Ho, Ho, Ho, You’re Not Getting $2,000
It's the holidays, it's been a really miserable year, an overwhelming number of Americans are missing their families, those hardest hit by the pandemic and economic collapse are still waiting for relief from the government of one of the richest nations Last night, in front of a festive, ornamented Christmas mantle, the President offered the world a huge gift wrapped box of False Hope.
"The $ 900 billion package offers hardworking taxpayers only $ 600 each in aid, and not enough money is given to small businesses," President Trump said. "I'm asking Congress to change this bill and increase the ridiculously low $ 600 to $ 2,000 - $ 4,000 for a couple."
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He's right: $ 600 is a pathetic sum to pound at people who have lost their jobs, businesses, and loved ones as the virus has ravaged communities in every state for nine months. For months, Democrats have been calling for another round of $ 1,200 economic reviews - the House even passed a bill it would have mailed in July, but Mitch McConnell and the Republican-controlled Senate refused to include the legislation.
It's wonderful that the president finally kept his attention from botching a coup long enough to realize that Americans need relief - welcome! - but his demand does not mean much at the moment, as it comes not only after months of negotiations, but after the bill has already been passed by both chambers of Congress. (To be fair to Trump, he apparently had previous concerns about the size of the $ 600 check, but was reportedly discouraged from raising those concerns by his own "frantic aides" when he was actually swaying the relief might have had negotiations.)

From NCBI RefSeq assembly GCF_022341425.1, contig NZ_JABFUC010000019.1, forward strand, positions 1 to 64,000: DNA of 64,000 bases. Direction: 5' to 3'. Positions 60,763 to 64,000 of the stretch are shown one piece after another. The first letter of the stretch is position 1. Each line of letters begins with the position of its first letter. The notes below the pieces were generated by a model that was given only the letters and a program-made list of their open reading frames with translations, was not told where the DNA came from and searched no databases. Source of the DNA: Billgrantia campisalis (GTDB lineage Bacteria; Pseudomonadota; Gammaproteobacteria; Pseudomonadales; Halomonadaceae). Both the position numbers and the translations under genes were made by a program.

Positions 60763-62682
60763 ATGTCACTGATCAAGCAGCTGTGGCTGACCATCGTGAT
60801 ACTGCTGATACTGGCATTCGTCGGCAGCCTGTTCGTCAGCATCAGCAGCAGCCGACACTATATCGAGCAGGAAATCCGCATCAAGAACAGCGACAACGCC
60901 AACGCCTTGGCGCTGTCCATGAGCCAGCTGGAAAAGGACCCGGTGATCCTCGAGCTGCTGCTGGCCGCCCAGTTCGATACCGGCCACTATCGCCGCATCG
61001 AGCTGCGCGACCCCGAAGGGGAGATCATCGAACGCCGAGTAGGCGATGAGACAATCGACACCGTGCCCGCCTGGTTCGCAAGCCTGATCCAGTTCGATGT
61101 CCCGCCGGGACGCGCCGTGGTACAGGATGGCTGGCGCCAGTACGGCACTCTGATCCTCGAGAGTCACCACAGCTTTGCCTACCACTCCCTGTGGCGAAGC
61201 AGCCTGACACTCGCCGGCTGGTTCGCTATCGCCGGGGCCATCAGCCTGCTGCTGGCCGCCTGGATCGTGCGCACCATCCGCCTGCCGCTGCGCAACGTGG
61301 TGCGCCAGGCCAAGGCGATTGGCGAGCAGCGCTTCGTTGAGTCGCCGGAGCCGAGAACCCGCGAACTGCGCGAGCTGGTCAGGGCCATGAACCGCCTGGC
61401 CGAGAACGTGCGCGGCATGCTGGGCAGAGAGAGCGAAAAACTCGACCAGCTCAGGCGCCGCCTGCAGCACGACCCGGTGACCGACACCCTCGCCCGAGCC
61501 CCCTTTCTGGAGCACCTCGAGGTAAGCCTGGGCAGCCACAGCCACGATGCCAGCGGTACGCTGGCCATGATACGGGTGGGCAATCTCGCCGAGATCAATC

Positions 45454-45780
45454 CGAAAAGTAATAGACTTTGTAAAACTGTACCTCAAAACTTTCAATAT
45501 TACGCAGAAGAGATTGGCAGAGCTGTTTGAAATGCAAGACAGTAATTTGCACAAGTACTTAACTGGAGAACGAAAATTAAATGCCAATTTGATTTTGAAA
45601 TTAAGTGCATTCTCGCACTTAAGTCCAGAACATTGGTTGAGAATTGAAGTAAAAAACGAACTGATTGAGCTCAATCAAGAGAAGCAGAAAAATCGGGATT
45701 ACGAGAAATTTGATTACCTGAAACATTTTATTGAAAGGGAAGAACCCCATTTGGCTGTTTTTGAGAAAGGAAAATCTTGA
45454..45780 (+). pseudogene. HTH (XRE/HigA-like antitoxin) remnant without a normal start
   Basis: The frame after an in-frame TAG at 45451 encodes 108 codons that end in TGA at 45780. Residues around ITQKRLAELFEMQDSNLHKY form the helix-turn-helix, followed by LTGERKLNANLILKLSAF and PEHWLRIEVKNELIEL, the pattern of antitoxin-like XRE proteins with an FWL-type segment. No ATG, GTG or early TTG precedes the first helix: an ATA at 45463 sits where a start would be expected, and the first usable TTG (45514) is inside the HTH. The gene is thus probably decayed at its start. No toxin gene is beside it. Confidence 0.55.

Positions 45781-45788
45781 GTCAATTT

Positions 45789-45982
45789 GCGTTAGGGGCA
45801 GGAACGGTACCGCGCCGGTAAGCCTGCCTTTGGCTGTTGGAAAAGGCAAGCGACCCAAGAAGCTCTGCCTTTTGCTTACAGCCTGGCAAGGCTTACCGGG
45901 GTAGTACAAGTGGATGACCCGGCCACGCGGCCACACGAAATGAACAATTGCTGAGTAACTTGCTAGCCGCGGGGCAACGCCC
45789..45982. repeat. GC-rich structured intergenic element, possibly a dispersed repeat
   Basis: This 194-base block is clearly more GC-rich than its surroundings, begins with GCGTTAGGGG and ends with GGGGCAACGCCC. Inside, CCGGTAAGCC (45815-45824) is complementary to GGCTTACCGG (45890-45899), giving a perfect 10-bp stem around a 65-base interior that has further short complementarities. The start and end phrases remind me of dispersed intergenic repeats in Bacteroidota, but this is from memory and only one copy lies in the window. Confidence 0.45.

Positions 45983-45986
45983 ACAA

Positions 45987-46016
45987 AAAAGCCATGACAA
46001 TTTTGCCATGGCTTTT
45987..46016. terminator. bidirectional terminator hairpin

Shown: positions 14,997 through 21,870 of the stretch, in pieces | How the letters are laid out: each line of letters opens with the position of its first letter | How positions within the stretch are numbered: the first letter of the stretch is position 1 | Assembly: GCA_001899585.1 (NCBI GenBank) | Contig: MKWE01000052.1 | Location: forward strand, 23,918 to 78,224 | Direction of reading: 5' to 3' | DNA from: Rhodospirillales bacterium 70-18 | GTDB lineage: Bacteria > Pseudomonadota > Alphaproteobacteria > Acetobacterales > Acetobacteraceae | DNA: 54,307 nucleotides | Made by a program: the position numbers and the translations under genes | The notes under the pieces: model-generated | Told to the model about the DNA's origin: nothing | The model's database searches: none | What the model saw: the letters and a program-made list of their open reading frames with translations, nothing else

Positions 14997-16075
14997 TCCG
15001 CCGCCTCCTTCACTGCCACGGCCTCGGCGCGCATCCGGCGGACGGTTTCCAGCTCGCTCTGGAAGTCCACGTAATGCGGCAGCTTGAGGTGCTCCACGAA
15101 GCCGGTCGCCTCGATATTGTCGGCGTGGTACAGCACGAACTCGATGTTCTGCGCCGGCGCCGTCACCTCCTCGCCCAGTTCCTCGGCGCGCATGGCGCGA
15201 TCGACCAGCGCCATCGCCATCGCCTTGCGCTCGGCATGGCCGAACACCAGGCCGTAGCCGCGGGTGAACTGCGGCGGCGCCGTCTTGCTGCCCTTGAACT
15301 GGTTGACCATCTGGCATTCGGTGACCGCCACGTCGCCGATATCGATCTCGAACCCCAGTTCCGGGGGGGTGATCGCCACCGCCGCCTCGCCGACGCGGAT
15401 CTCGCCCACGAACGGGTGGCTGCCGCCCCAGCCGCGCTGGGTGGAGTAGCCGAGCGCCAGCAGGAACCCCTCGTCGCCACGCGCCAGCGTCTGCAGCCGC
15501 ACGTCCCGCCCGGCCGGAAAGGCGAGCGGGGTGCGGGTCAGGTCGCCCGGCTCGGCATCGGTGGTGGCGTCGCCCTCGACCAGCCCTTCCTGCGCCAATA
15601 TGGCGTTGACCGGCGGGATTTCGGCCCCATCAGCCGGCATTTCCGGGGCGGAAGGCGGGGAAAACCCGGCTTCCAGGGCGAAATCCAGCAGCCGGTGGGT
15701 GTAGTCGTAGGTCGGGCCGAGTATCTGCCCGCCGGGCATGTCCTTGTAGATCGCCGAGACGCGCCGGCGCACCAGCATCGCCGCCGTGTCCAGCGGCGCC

So what happens now Congressmen Alexandria Ocasio-Cortez and Rashida Tlaib have drafted an amendment that would change the figure on the bill from $ 600 to $ 2,000. House Speaker Nancy Pelosi and Senate Minority Chairman Chuck Schumer both expressed support. Pelosi promised to speak on the amendment this week. Some Republicans even jumped on board - Lindsey Graham tweeted late last night. “The American people are hurt and deserve relief. I know that this idea is supported by both parties. Let's go on. "
That all sounds great, doesn't it? Like a Christmas miracle, Democrats and Republicans on both sides of the political spectrum put aside their differences and come together to make solid contributions to their fellow Americans. Here's the catch: Spokesman Pelosi has promised to speak the bill unanimously, which means any of the 435 members of the House can object and the amendment would be dead in the water. And some Republicans will no doubt object and take very seriously his concerns about national debt. (For a preview of what's to come, see Republican Senator Ron Johnson's speech a few days ago blocking his colleague Josh Hawley's request for $ 1,200 worth of stimulus checks.)
Doing a Republican bloc aid to the citizens is great policy for Democrats: a large, colorful display of Republicans' indifference to the struggles of the average American just weeks before a big election that will determine control of the Senate. Democrats couldn't ask for a more vibrant and flattering contrast at such a critical moment.
However, unanimous consent is not a serious attempt to provide help to those who need it. That would mean calling Members back to Washington for a full vote which, if the Democrats control the House, would actually pass. Sure, the legislation would almost certainly still die in the Senate, but at least the House Democrats would have done everything they could.
What happens instead is political theater, and a particularly gruesome version of it - like a giant Christmas prank played on every poor, carefree soul who feels a little bit of hope that their elected leaders actually mean what they say and really are trying really to help them. The news that it was all a big joke came from Trump himself, who ended his video with a blinking threat to stay at the White House if his demands are not met. "Send me a suitable bill, otherwise the next government will have to deliver an aid package - and maybe I am," he said.
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